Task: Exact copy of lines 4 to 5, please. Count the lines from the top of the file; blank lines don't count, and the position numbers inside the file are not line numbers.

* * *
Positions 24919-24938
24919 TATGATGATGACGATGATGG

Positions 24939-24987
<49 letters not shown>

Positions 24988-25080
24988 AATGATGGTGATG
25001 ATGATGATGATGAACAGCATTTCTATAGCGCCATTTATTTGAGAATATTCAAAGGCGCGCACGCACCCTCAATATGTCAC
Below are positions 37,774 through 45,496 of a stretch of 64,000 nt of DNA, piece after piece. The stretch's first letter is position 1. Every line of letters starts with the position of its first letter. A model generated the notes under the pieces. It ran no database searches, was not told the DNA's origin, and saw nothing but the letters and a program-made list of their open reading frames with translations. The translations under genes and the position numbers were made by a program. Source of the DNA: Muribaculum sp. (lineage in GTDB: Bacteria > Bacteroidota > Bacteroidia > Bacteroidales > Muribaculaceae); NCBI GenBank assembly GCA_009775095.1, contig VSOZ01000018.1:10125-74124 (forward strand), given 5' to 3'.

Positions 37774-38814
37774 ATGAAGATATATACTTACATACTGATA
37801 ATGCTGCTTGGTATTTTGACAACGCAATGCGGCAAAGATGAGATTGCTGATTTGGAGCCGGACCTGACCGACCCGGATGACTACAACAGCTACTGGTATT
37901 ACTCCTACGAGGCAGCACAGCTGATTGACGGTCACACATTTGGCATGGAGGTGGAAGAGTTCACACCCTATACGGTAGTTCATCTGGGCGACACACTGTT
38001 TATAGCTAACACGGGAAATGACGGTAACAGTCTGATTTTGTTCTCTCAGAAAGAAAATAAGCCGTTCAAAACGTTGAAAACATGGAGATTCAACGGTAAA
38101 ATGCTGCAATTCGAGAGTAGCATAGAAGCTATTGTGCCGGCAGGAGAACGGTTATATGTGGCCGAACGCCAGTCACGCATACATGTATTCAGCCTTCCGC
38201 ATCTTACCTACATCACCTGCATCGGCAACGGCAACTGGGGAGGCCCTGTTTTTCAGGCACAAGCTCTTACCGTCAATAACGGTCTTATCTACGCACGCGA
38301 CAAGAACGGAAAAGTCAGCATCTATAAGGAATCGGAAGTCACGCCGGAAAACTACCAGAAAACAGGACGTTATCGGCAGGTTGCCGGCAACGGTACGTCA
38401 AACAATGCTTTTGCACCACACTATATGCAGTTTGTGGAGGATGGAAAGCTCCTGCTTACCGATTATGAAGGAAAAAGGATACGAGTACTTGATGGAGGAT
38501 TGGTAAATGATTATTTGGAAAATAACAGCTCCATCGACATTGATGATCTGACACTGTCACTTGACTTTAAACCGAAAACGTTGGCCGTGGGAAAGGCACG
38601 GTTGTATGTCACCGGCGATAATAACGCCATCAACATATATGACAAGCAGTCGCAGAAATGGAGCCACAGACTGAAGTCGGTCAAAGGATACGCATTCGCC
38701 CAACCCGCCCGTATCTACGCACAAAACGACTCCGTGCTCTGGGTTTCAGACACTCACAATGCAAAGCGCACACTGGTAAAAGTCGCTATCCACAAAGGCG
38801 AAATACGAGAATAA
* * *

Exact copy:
<49 letters not shown>

Positions 24988-25080